NASA Office of Logic Design

NASA Office of Logic Design

A scientific study of the problems of digital engineering for space flight systems,
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NASA SP-504: Space Shuttle Avionics System

Section 4  System Mechanization/Operation

Avionics System Functions

The Space Shuttle avionics system is an integral part of all mission operations from well before lift-off to after landing. In this subsection, these operations are discussed from an overall avionics viewpoint in preparation for the subsystem and function descriptions which follow.

Ground Checkout and Prelaunch Operations

The ground-based launch processing system has primary responsibility for all ground checkout and prelaunch operations until 30 seconds before lift-off (T - 30). The LPS, however, makes extensive use of the onboard system both in the actual conduct of tests and in the gathering of data pertinent to the operation. A command processor called the test control supervisor (TCS) provides the capability for ground control. Examples of tests which are mechanized largely onboard are the flight readiness test, IMU calibration and alignment, dedicated display checkout, and various actuator drive tests. At T - 30 seconds, control of the launch sequence is passed onboard and the avionics system has primary responsibility.  Functions performed include final system initialization and go/no-go assessment, ignition of the Space Shuttle main engines (SSME's) and the SRB'S, and the sequence by which the vehicle is released from ground attachment.

Ascent Phase

The Space Shuttle ascent configuration and the control effectors used are shown in figure 4-3. A profile of the ascent trajectory is contained in figure 4-4. All Space Shuttle ascent events and dynamic guidance and control are provided by the Orbiter avionics flight software. Between lift-off and SRB staging, the vehicle is guided by stored roll, yaw, and pitch profiles, which adapt for performance variations caused by SRB temperature changes. Thrust vector control is performed using the three main engines on the Orbiter and the two SRB engines. During the maximum dynamic pressure region, the SRB thrust is programmed by propellant shaping to decrease temporarily, and the SSME's are throttled as necessary to prevent exceedance of the 3g structural limit. The elevons also are adjusted as required to relieve aerodynamic structural loads on the Orbiter. After SRB separation, a powered explicit guidance algorithm is invoked by which the vehicle is guided to the desired trajectory conditions at main engine cutoff (MECO). The reaction control system (RCS) thrusters are used to control. the vehicle after MECO. Separation from the ET is followed by performance of one or two orbital maneuvering system (OMS) translation maneuvers, as required, to achieve the final orbit. Abort capabilities exist throughout the ascent phase covering contingencies such as loss of main engines. Depending on the time of occurrence, the abort may require a return to the launch site, a diversion to a landing in Europe or Africa, a one-orbit diversion to a landing at Edwards Air Force Base or White Sands, or an abort to orbit. In addition to the guidance, navigation, and control (GN&C) functions described previously, the system performs a number of critical ascent vehicle management and sequencing services including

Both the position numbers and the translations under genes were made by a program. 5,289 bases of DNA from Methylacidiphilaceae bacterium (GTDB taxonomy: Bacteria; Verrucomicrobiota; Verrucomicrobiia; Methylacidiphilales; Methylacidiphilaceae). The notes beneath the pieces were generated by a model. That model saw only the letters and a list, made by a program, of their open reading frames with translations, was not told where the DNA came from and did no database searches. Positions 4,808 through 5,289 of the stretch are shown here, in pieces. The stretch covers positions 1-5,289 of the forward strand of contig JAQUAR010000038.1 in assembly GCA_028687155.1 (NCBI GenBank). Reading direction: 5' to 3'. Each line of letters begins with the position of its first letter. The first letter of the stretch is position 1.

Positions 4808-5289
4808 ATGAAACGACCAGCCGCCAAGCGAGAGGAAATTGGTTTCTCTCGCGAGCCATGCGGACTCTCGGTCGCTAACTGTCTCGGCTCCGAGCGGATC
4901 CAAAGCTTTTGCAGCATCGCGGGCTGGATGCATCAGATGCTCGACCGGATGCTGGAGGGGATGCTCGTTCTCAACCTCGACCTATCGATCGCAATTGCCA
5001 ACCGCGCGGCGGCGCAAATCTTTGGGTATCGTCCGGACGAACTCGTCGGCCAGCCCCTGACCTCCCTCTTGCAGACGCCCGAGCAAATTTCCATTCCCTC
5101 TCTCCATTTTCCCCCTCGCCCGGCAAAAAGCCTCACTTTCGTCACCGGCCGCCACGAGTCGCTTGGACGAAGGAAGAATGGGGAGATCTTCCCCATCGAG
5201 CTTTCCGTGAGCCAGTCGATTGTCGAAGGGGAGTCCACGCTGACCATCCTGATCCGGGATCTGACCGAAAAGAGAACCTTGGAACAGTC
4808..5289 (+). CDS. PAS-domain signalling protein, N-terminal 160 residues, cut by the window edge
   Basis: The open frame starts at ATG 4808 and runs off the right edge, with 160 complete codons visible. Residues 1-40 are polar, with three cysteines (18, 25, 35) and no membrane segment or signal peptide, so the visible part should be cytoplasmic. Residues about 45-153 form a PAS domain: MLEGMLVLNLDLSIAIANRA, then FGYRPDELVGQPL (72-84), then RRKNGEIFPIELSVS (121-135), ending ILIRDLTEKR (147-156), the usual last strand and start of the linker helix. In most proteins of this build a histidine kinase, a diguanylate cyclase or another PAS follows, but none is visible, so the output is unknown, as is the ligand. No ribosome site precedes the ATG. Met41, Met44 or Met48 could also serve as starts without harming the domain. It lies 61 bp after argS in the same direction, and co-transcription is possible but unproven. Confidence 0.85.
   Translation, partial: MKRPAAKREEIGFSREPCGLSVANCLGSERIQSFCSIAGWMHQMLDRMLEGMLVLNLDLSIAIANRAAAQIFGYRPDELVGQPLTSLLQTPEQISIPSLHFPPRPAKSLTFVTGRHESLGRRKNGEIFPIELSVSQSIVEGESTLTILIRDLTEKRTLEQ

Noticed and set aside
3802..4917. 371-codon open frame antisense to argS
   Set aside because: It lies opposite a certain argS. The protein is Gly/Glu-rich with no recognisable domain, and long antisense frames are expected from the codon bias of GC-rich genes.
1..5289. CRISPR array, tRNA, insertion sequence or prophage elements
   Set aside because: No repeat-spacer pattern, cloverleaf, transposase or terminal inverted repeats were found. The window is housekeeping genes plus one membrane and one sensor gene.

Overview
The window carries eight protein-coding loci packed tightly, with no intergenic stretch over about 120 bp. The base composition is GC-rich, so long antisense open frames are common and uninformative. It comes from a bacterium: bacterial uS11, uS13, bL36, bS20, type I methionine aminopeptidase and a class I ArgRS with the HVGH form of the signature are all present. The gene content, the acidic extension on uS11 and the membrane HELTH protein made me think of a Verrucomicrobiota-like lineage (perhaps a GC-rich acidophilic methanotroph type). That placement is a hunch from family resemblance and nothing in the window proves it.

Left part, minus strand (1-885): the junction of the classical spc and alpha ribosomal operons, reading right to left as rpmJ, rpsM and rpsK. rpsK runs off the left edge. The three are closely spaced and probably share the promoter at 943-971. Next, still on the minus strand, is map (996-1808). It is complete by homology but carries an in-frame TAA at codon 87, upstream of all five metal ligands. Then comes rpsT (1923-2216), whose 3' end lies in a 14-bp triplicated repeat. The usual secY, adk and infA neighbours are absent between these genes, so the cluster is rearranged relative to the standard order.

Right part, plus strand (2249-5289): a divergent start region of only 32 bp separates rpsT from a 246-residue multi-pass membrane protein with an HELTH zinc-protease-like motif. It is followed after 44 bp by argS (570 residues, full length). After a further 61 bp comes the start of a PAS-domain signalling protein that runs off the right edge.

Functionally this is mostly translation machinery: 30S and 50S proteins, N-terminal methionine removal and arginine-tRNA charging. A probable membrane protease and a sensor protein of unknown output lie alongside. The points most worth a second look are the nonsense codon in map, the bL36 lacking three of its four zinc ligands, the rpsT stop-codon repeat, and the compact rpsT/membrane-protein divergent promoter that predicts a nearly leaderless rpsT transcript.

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Figure 4-3. - Ascent control effectors.

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Figure 4-4. - Ascent trajectory.

On-Orbit Phase

After orbital insertion, the GN&C system maintains Orbiter attitude and translation control as required using the RCS and OMS capabilities. The IMU's are aligned periodically using the star trackers to measure the azimuth and elevation of available stars selected from a catalog maintained in the software. The GN&C subsystem navigates during the orbital phase by propagating the state vector forward using the known orbital parameters and any velocity changes sensed by the IMU's, including planned maneuvers.